PHASE II LAND REFORM: Phase II began 1998 onwards. Hereby, the government decided to take 50,000 square km of land from the 112,000 square km owned by the white owners and public corporations. Strategically, 50,000 was broken down into 10,000 square km; which was to be acquired between 1998 and 2003 equally.
FAST TRACK LAND REFORM: Just with two years of tenure left with him, Robert Mugabe decided to implement fast track land settlement system from 2000. A referendum was held in the country, which aimed at empowering the government to take away the lands from the white owners without giving them any compensation. In spite of losing the referendum, the government started adopting violent measures against the land owners. To remain in power and for political appeasement the government encouraged the army veterans and other supporters to wage a war against the land owners. As a result, white owners were thrown out of their lands without any compensation. Millions of black people working in those farms went unemployed thereafter. (Coltart, 2008)
Major Reasons For Economic Collapse
The economic fallout was due to the combination of three major policy failures of the Mugabe regime. Firstly, in order to win support of the war veterans, the government decided pay them huge pensions with various other financial incentives. They were also encouraged to indulge in corrupt and illegal activities, allowing them to overthrow the white owners from their lands, illegally.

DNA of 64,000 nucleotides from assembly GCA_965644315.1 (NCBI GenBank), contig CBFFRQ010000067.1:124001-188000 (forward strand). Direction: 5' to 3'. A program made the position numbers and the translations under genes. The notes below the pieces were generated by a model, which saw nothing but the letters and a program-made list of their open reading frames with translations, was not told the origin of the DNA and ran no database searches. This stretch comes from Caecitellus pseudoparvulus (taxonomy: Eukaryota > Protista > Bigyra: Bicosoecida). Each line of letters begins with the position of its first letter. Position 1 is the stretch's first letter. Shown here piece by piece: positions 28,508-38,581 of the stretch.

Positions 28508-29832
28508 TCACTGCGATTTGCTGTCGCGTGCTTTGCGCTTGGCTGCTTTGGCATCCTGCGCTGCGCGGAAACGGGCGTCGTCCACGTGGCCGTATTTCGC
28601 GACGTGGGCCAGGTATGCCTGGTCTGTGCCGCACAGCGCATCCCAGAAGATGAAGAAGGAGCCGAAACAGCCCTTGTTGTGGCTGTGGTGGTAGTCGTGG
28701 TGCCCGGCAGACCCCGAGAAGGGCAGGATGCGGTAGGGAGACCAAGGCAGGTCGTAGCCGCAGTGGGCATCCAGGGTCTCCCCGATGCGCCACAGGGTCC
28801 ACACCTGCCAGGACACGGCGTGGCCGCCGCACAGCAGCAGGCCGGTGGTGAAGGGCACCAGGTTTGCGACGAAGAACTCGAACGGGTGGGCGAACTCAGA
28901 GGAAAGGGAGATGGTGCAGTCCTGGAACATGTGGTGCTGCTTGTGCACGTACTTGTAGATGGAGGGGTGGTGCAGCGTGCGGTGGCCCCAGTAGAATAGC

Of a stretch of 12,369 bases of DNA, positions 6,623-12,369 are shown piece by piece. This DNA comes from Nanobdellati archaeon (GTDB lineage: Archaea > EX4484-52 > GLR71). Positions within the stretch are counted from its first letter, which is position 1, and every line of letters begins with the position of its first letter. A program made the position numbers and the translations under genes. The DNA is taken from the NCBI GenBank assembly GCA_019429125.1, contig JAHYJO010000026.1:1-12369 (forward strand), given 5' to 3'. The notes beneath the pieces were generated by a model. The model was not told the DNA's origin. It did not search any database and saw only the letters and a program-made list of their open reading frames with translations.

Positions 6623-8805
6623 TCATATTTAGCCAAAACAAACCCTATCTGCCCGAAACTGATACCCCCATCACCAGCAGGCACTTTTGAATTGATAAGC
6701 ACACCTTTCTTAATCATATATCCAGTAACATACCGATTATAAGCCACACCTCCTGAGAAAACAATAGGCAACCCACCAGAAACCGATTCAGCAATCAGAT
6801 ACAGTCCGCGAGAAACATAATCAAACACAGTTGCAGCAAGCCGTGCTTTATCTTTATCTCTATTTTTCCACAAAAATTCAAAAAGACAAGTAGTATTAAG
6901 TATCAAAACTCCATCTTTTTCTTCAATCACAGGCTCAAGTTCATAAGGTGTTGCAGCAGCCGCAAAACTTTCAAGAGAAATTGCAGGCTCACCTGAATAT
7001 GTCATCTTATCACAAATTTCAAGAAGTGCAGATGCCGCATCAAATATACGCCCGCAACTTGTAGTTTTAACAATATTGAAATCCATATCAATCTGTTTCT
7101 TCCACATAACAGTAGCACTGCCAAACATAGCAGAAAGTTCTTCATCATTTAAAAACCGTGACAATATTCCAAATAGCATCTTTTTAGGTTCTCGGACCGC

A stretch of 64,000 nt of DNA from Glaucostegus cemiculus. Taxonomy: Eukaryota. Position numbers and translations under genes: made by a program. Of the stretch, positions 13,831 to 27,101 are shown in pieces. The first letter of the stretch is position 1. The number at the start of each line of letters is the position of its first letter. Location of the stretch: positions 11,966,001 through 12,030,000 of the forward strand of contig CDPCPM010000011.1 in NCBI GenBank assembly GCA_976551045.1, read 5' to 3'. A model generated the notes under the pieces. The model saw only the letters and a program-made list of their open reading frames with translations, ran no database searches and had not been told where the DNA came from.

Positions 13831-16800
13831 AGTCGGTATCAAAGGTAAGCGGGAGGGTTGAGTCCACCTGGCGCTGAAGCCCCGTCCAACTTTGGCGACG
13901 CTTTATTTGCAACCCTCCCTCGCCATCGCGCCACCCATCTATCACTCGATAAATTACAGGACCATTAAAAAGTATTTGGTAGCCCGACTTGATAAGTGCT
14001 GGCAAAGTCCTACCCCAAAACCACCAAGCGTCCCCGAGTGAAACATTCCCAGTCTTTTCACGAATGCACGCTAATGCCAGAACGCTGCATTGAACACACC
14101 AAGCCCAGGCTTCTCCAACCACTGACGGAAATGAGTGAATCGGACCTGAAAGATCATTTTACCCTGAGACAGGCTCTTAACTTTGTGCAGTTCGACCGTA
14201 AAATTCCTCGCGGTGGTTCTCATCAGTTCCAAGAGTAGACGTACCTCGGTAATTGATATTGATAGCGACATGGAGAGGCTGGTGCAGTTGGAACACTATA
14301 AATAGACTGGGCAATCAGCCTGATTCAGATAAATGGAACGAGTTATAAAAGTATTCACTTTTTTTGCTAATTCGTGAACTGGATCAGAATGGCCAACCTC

Secondly, in order to protect the mining investments made by Mugabe’s party leaders and elites in Democratic Republic of Congo, thousands of military troop deployment was done by the Zimbabwe government in Congo, to prop up the current regime and safeguard their self-interests. Thirdly, the land redistribution system turned out to be flawed, it hampered the economic productivity and growth of the overall agriculture sector. (Coltart, 2008) (Mugabe’s costly Congo venture, 2000)
In terms of the overall economic development, the growth rate as shown by the above diagram started diminishing in 1996 and further went negative in 1999. The gross domestic product declined by 43% in a mere span of 7 years.